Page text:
Feeds

Do you know a chimp who's feeling doleful? Mid-life crisis, probably

Darwin quote on baboons and metaphysics borne out

High performance access to file storage

Boffins investigating the feelings of hundreds of chimpanzees, orangutans and varied great apes say that the creatures get depressed in their middle years just as humans - perhaps especially human males - do. They consider that this affirms Charles Darwin's famous dictum to the effect that if we would seek to understand ourselves we would do well to have a think about baboons first.

"We hoped to understand a famous scientific puzzle: why does human happiness follow an approximate U-shape through life?" explains Professor Andrew Oswald of Warwick uni. "We ended up showing that it cannot be because of mortgages, marital breakup, mobile phones, or any of the other paraphernalia of modern life. Apes also have a pronounced midlife low, and they have none of those."

Oswald and his colleagues found this out by evaluating the cheeriness of some 508 simians living in zoos around the world "whose well-being was assessed by raters familiar with the individual apes". They found that just as with humans, apes start out in life feeling pretty good about things. Then they hit middle age, and start doing the chimp or orangutan equivalent of spaffing the kids' college fund on a sports car or running off with the receptionist.

But chimps who live to a ripe old age, just as with humans, gradually climb out of the pit of despair and start feeling rather cheery again (until shortly before death, that is).

The investigating boffins acknowledge the possibility that it might just be that cheerfulness makes you live longer, so that only naturally cheery apes survive to get old (this would be less the case among people - from wealthy nations at least - as death before old age is quite rare for them). The scientists write:

Higher rates of mortality for the least happy apes, especially in later life, could account for part of the higher wellbeing in the older ape populations.

However they also consider that there are likely to be other explanations, perhaps applying to both humans and apes, which would account for the U-shaped cheeriness curve with age. Probing these, they consider, might not only lead to less dolefulness in the ape house at the zoo: it could also one day eliminate such social scourges as 50-year-old men on powerful motorbikes, practicing on electric guitars, absconding with waitresses etc.

As the boffins note, back in 1838 famed brainbox Charles Darwin - about to commence the research which would prove our common ancestry with the apes - jotted in his notebook:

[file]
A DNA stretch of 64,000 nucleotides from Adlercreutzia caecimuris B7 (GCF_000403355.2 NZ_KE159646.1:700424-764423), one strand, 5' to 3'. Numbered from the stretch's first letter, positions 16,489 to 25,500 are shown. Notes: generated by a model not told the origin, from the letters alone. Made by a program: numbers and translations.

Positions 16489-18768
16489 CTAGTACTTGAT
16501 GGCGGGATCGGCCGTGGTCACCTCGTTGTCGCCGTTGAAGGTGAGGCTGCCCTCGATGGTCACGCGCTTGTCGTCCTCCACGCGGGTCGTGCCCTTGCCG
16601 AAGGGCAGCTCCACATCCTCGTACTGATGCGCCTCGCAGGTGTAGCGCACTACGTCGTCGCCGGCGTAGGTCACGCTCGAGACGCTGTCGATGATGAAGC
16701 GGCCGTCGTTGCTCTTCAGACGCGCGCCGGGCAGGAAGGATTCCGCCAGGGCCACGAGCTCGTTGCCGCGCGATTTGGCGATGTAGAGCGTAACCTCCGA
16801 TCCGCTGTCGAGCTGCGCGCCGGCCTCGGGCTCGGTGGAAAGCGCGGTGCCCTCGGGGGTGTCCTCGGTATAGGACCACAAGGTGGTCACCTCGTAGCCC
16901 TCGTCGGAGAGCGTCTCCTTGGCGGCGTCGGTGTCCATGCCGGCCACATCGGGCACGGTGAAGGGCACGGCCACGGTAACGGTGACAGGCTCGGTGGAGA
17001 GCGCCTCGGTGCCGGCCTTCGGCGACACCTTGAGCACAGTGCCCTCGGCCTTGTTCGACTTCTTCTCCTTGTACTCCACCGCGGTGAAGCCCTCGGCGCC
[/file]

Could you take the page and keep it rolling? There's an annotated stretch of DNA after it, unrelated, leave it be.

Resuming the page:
Origin of man now proved … He who understands baboon would do more towards metaphysics than Locke. [John Locke, the great 17th-century Enlightenment thinker generally said to have had much to do with forming many modern ideas on how people should get on with one another such as the social contract, religious tolerance etc].

The ape investigators write that their proposed simian mid-life crisis mechanisms, perhaps also at work in humans, "offer applications beyond the midlife nadir in happiness and could affirm Darwin’s view".

Their paper can be read in full for free here in pdf, courtesy of the Proceedings of the National Academy of Sciences. ®

High performance access to file storage

More from The Register

next story
Elon Musk's LEAKY THRUSTER gas stalls Space Station supply run
Helium seeps from Falcon 9 first stage, delays new legs for NASA robonaut
Solar-powered aircraft unveiled for round-the-world flight
It's going to be a slow and sleepy flight for the pilots
Russian deputy PM: 'We are coming to the Moon FOREVER'
Plans to annex Earth's satellite with permanent base by 2030
KILLER SPONGES menacing California coastline
Surfers are safe, crustaceans less so
LOHAN's Punch and Judy show relaunches Thursday
Weather looking good for second pop at test flights
New FEMTO-MOON sighted BIRTHING from Saturn's RING
Icy 'Peggy' looks to be leaving the outer rings
Discovery time for 200m WONDER MATERIALS shaved from 4 MILLENNIA... to 4 years
Alloy, Alloy: Boffins in speed-classification breakthrough
Curiosity finds not-very-Australian-shaped rock on Mars
File under 'messianic pastries' and move on, people
Top Secret US payload launched into space successfully
Clandestine NRO spacecraft sets off on its unknown mission
prev story

Whitepapers

Securing web applications made simple and scalable
In this whitepaper learn how automated security testing can provide a simple and scalable way to protect your web applications.
Five 3D headsets to be won!
We were so impressed by the Durovis Dive headset we’ve asked the company to give some away to Reg readers.
HP ArcSight ESM solution helps Finansbank
Based on their experience using HP ArcSight Enterprise Security Manager for IT security operations, Finansbank moved to HP ArcSight ESM for fraud management.
The benefits of software based PBX
Why you should break free from your proprietary PBX and how to leverage your existing server hardware.
Mobile application security study
Download this report to see the alarming realities regarding the sheer number of applications vulnerable to attack, as well as the most common and easily addressable vulnerability errors.